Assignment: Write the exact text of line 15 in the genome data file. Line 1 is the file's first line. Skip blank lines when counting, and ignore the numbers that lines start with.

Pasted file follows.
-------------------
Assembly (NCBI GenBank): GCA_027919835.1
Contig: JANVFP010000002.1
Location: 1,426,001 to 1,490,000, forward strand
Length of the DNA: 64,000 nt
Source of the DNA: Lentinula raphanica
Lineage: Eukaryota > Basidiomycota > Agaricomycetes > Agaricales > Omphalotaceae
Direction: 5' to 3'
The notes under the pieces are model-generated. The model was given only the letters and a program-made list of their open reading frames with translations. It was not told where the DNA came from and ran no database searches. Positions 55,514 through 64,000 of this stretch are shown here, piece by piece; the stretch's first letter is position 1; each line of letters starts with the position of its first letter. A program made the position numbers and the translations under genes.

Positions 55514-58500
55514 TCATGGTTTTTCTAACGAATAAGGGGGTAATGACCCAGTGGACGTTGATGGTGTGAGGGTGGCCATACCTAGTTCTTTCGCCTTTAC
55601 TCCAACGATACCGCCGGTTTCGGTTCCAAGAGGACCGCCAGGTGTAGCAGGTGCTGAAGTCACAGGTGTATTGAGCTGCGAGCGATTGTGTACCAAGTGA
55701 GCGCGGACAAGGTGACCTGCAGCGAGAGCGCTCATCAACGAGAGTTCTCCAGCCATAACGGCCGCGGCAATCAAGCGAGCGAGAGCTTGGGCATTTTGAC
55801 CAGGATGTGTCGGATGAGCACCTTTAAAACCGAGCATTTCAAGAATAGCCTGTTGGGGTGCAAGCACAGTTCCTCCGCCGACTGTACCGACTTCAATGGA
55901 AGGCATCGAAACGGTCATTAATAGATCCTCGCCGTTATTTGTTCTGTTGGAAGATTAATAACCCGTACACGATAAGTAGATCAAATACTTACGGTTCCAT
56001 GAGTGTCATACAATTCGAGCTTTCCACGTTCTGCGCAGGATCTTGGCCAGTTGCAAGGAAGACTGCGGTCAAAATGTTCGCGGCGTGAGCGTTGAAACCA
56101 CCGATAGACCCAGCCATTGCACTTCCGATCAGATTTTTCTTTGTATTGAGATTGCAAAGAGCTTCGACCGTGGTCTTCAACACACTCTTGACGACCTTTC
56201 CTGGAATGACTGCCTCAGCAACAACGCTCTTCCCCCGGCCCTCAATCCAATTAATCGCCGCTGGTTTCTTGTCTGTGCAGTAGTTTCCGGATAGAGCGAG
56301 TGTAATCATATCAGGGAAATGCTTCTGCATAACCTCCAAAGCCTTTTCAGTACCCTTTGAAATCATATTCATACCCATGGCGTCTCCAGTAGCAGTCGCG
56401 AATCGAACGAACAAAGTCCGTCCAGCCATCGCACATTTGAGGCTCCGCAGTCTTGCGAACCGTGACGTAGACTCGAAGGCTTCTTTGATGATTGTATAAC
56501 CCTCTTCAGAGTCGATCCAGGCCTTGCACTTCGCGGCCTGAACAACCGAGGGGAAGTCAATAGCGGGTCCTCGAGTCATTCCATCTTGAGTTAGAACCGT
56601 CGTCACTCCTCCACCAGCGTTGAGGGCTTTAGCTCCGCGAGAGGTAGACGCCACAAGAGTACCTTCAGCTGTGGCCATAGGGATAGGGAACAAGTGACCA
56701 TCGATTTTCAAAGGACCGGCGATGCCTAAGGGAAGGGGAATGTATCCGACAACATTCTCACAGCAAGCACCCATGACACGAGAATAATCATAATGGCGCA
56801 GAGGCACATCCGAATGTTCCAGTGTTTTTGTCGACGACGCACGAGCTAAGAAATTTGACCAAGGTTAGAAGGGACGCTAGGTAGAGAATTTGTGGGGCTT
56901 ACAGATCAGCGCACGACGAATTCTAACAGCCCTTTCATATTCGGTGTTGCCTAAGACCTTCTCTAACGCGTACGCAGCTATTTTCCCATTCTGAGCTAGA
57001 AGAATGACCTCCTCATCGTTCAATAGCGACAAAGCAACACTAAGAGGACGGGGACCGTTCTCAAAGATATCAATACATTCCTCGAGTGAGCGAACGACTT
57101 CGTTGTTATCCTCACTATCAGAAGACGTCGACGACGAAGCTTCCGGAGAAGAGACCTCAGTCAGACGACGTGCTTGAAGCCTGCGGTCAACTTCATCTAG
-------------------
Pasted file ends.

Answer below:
56001 GAGTGTCATACAATTCGAGCTTTCCACGTTCTGCGCAGGATCTTGGCCAGTTGCAAGGAAGACTGCGGTCAAAATGTTCGCGGCGTGAGCGTTGAAACCA